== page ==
The Lua integration for TheoTown plugins is quite powerful. Yet it also has a lot of complexity which yields the need for proper documentation. This introduction aims to provide you with the basic knowledge needed to get started. After that the documentation of the libraries will provide you with more information on specific topics.

Quick Start

Let's jump right into it by creating a basic plugin that uses a script. If you don't want to create and fill the needed files on your own you can download the example from here and extract it into your TheoTown/plugins folder.

To do it on your own create a folder called scripting test in the TheoTown/plugins folder. As you might already know plugins are defined by json files. This part remains the same while script functionality will be added afterwards. So create a file called test.json in the newly created scripting test folder. Fill this json file with the following content:


As for any object we have to provide a unique id to identify it. The type script is used for plugins that only consist of a script. I use it in this example to concentrate on the scripting part. Nontheless you can add scripts to any object. By doing so you can define object specific behavor e.g. a building that changes over time.

The script itself is provided by the name of a script file. Of course, we also have to create that file. So create a file called myscript.lua in the scripting test folder. You should now have the following file structure: File structure

In order to "do something" let's fill the myscript.lua file with some code:

local counter = 0                  -- A counter variable

function script:init()
  Debug.toast('Hello World!')      -- A toast to indicate success during startup

function script:update()
  Drawing.setColor(0, 255, 0)      -- Change drawing color to green
  Drawing.drawText('This is frame '..counter, 30, 26)  -- Draw some text
  Drawing.setColor(255, 255, 255)  -- Reset color to white
  counter = counter + 1            -- Increase counter

This script does two things:

  • Shows a toast at startup that says "Hello World!"
  • While being in a city it shows a green text in the top left corner of the screen

As you can see this script does not interact with game objects at all. However, we will change that in future examples. It's noteworthy that the functions that are defined in the script above are called by the game. These are so called event functions as they are called by TheoTown upon certain events (e.g. script:init will be called on all scripts once all objects have been loaded).



The main idea of scripts is to add functionality to the existing plugin system (namely json defined plugins). It's therefore an addition rather than a substitution so that you cannot define plugins without using json. To support that design drafts (plugin objects) can define which scripts should be appended to them. You can append multiple scripts to a single draft. It's also possible that a single script is appended to multiple drafts.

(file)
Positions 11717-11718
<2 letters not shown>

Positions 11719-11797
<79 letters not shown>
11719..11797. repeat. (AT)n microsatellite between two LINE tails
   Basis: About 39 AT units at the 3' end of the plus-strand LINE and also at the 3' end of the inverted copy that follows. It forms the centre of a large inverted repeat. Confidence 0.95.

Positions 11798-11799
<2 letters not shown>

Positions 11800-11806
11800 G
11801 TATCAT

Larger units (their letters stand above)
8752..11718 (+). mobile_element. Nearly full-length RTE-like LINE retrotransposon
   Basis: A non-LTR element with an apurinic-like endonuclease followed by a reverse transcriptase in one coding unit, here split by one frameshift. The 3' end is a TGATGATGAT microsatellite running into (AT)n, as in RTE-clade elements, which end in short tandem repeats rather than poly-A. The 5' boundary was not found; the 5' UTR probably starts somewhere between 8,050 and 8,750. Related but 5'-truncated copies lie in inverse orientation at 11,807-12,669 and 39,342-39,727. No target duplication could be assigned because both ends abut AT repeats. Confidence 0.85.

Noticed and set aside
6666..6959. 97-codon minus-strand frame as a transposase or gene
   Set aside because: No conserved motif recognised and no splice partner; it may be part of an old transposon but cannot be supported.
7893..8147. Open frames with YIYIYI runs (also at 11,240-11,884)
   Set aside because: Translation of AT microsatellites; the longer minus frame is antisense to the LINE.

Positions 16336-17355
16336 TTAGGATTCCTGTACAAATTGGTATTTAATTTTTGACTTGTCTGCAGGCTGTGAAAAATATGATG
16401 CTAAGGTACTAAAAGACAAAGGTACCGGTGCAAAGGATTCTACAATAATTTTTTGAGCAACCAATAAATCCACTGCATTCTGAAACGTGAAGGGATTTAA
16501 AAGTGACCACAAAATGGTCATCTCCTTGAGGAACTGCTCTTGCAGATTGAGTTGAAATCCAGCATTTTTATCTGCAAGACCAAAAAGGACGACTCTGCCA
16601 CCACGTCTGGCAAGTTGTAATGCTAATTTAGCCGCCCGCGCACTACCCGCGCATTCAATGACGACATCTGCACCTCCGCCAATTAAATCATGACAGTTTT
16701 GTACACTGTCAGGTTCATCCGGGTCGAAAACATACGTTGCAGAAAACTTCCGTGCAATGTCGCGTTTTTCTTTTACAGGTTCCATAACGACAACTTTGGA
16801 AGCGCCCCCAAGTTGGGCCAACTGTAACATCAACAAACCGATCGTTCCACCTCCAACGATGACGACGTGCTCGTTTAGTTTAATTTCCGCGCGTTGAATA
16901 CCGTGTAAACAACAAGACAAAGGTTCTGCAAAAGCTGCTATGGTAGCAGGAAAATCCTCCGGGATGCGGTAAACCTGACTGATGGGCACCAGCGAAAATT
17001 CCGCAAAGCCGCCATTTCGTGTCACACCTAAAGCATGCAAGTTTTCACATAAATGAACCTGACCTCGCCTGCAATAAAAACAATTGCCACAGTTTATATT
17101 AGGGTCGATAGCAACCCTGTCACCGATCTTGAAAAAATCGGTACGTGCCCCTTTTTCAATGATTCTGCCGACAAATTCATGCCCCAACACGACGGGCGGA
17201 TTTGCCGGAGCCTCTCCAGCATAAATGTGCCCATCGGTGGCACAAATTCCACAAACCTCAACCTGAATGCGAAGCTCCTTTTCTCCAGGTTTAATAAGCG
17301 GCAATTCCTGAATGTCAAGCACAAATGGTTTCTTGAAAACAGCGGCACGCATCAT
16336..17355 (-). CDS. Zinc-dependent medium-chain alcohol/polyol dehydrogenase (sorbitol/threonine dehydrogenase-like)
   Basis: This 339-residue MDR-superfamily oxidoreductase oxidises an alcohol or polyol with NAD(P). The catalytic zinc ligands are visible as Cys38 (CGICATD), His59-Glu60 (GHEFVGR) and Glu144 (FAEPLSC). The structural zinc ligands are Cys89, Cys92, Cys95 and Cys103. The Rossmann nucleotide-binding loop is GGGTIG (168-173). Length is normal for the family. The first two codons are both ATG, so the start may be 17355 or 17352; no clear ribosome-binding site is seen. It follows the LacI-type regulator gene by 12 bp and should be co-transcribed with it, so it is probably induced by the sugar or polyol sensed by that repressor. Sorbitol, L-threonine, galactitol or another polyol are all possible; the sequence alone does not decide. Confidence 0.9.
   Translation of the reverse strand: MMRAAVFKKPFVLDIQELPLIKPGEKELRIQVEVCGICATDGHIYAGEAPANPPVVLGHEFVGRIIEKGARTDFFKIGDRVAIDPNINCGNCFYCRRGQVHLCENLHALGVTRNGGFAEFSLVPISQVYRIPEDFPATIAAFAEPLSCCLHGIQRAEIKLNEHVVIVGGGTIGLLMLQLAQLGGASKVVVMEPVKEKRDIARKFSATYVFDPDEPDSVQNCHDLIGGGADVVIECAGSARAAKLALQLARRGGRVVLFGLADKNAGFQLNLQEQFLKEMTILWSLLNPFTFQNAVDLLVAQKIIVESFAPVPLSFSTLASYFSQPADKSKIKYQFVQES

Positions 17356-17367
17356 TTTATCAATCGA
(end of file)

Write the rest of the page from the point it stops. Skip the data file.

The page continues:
Since scripting is meant to be an addition to the existing plugin system you can create your plugins like before (json + graphics) and add scripts afterwards. It's noteworthy that scripting does not conflict with fun based actions so that you can use both at the same time for a draft. However, for clarity we recommend to only use one of the two techniques within a plugin.

In case you are already familiar with Lua note that TheoTown libraries don't require any require statements as Lua libraries usually do. You can just call them by their global name. The reason for this is simplicity as there are not many libraries and making it easier to get started with plugin scripting is definitely a good thing.


This is how the lifecycle of a script basically looks like:


It basically consists of different states (like Loaded and In city). Transitions between these states can yield function calls in all scripts. These event functions are identified by their name and will be called by TheoTown automatically (if they are defined in your script). There are more event functions than that ones shown in the diagram above. You'll find all of them in the Script documentation.


Debugging usually refers to the process of finding and fixing bugs in your code. Since the state of a Lua script is usually hidden from you the Debug library provides you with some functions to reveal the internal state of your script.

For example that may look like

local x = 42

function script:init()
  Debug.toast('The value of x is', x)

function script:update()'The value of x is still', x)

to reveal the value of the local variable x. A toast in Android is a small message overlay that will be displayed above the app for some seconds. On iOS and desktop the game renders toasts on its own. Since toasts will be displayed one after another you should use them only for rare events (like the call of the init event function in the example). To display a continuous state of a script the function is more appropriate. It will append the provided information to the debug overlay in the game that can be enabled in the game menu (if debug mode has previously been enabled in the settings).

Note that you can provide as many parameters as you like to the debug functions. The provided arguments will automatically be converted to strings and then concatenated together for display.

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